DBS Black Visa Card Review: How Useful Will This Card Be?

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DBS Black Card

The DBS Black Card has always sounded and looked really cool in my opinion. In my mind, it should have been a card for high-income earners and probably a Visa Infinite card. Turns out, that isn’t the case, at all. Firstly, the minimum income requirement is only S$30k – most people can get it. Secondly, the card’s benefits are nothing like I imagine it should be.

Nonetheless, let’s find out in this review if the DBS Black Visa Card is good enough for a space in your wallet.

Related: Best Rewards Credit Cards

What are the features of the DBS Black Visa Card?

DBS Black Visa Card
  • 3x DBS Points per S$5 spent locally via Visa payWave.
  • Split purchases into 0% interest instalment payments over 3, 6, or 12 months.
  • 1x DBS Point per S$5 spent on all other eligible purchases.
Principal card annual fees S$192.60 (waived for 1 year)
Supplementary card annual fee S$96.30
Minimum income S$30,000 (Singaporean) / S$40,000 (foreigner)
Interest-free period 20 days
Interest rate per annum 25.90%
Minimum monthly payment 3% or S$50 (whichever is greater)
Cash advance fee 6% or S$15 (whichever is greater)
Foreign currency transaction fee 2.8%
Stolen card liability S$100
Late payment fee S$100

How useful are the benefits of the DBS Black Card?

1. 3x DBS Points per S$5 on local Visa payWave transactions

As long as you make your payment using payWave, you earn 3x DBS Points for every S$5 that you spend. That translates to 1.2 miles per S$1 that you spend. PayWave terminals are now widely accepted at supermarkets, restaurants, clothing retails, food courts and even cinemas.

However, we question why DBS would even consider this to be a benefit, especially when their own DBS Altitude Card already gives at least 1.2 miles per S$1 on all local retail transactions.

When it comes to shopping spends, the DBS Black Card pales in comparison to the Citi Rewards or OCBC Titanium Rewards Card. And if we simply make a comparison on payWave transactions, the UOB Preferred Platinum wins the DBS Black Card hands down with 4 miles/dollar on all contactless transactions.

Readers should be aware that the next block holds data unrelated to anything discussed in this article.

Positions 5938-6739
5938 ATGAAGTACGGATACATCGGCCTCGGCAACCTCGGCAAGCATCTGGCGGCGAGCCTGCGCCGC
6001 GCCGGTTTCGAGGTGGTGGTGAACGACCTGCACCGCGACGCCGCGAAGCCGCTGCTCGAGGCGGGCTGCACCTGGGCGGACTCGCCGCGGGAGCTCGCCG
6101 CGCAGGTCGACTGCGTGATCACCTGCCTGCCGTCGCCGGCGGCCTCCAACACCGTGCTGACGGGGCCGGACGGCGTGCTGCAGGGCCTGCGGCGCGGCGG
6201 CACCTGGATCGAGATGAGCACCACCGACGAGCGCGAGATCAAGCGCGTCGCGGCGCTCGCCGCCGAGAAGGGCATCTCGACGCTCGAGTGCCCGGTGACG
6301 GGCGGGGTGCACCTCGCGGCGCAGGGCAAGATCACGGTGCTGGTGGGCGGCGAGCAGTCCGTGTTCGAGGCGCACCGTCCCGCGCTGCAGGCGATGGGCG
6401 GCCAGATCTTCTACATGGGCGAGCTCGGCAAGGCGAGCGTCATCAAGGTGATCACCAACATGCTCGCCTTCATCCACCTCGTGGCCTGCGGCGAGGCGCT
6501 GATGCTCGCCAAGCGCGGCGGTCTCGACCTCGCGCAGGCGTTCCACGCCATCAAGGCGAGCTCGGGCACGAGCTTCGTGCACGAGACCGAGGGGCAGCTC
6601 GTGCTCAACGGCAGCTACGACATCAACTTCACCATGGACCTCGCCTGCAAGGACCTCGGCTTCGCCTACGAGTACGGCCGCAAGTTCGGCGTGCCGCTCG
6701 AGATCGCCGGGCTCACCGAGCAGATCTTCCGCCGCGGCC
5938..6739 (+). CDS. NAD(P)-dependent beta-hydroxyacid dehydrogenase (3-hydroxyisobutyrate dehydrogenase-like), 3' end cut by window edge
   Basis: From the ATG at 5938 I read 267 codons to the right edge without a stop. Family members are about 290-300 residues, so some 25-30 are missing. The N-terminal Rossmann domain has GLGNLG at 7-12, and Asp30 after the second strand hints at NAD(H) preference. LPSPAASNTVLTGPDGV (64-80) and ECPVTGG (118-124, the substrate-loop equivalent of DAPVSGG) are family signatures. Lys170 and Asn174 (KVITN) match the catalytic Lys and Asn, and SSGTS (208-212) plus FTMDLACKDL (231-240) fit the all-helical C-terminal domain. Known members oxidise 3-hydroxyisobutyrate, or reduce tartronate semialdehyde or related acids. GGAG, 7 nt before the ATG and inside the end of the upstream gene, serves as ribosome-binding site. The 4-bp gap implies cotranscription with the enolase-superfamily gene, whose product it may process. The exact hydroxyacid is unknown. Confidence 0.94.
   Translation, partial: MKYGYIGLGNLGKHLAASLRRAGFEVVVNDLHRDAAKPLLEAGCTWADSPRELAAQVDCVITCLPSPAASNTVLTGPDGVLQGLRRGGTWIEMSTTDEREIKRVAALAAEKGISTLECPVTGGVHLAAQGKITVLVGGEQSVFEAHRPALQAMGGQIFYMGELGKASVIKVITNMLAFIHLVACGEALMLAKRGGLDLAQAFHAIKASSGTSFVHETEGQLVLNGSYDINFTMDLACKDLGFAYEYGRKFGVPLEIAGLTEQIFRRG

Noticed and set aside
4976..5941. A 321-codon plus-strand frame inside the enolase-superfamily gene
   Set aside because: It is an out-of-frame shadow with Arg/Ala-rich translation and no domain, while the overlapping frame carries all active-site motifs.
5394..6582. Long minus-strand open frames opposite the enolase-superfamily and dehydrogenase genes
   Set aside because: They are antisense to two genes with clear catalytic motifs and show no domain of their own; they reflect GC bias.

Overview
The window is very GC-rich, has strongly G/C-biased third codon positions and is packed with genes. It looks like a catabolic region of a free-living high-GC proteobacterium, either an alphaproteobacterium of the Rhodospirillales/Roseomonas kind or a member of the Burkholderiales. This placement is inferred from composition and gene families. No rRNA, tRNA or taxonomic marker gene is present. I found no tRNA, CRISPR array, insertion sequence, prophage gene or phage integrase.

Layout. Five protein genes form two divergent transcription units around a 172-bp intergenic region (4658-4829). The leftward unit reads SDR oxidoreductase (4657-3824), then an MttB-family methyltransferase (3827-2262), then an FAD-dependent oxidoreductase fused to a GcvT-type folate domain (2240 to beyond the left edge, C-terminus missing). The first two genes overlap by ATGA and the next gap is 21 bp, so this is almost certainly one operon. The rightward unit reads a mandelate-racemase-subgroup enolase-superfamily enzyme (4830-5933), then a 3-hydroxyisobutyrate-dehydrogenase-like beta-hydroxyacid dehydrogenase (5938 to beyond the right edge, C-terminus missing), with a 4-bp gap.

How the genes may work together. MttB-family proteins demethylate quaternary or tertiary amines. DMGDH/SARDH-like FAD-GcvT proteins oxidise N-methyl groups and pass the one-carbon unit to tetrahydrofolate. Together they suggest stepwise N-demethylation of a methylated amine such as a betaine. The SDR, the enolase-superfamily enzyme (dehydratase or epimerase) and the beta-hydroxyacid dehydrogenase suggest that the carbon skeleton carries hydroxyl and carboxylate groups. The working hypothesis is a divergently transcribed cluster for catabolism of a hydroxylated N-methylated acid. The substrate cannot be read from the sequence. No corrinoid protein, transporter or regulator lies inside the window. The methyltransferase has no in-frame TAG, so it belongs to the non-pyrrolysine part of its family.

All of the above cards have a minimum annual income of S$30,000 and have identical annual fees. Hence, the case for the DBS Black Card is not very strong.

Related: Best Credit Cards for Online Shopping

2. Split purchases into 0% interest instalment payment plans

The DBS Black Card allows you to split your purchases above S$100 into interest-free instalments over 3, 6, or 12-month tenures. Until 31 December 2018, the usual processing fee of 5% is waived.

Is this the key benefit that we could be looking for? The ability to convert purchases into interest-free instalments without processing fee, and also get 3X DBS Points at the same time? Sadly, that’s not the case, as DBS Points will not be awarded for instalment payment plans.

If instalments and rewards or cashback is what you’re looking for, we suggest that you take a look at the OCBC Cashflo Card.

Read: 5 Things You Didn’t Know About 0% Interest Instalment Plans, But Should Know!

3. 1x DBS Point per S$5 on eligible retail transactions

Any eligible transaction not paid for via Visa payWave earns you 1X DBS Points for every S$5 spent.

This amounts to 0.4 miles per S$1. This is the same base rate for almost all rewards credit cards.

What else do you get?

Well, to be honest, apart from access to DBS’ suite of dining, retail, travel, and lifestyle benefits, you don’t really get anything else.

In fact, when it comes to credit cards with a minimum annual income requirement of S$30,000, almost every bank has a credit card that offers better rewards and benefits.

BankBazaar’s final thoughts

To be honest, the DBS Black Visa Card is an average credit card with average rewards. The DBS Black Card is marketed as a shopping card, but we think that it’s mostly a card for contactless transactions. Seen that way, the UOB Preferred Platinum Visa Card makes a lot more sense. It gives 4 miles/dollar and also has the ability to convert your purchases into interest-free instalments.

There are many cards from DBS that we love, but unfortunately, the DBS Black Card isn’t one of them.

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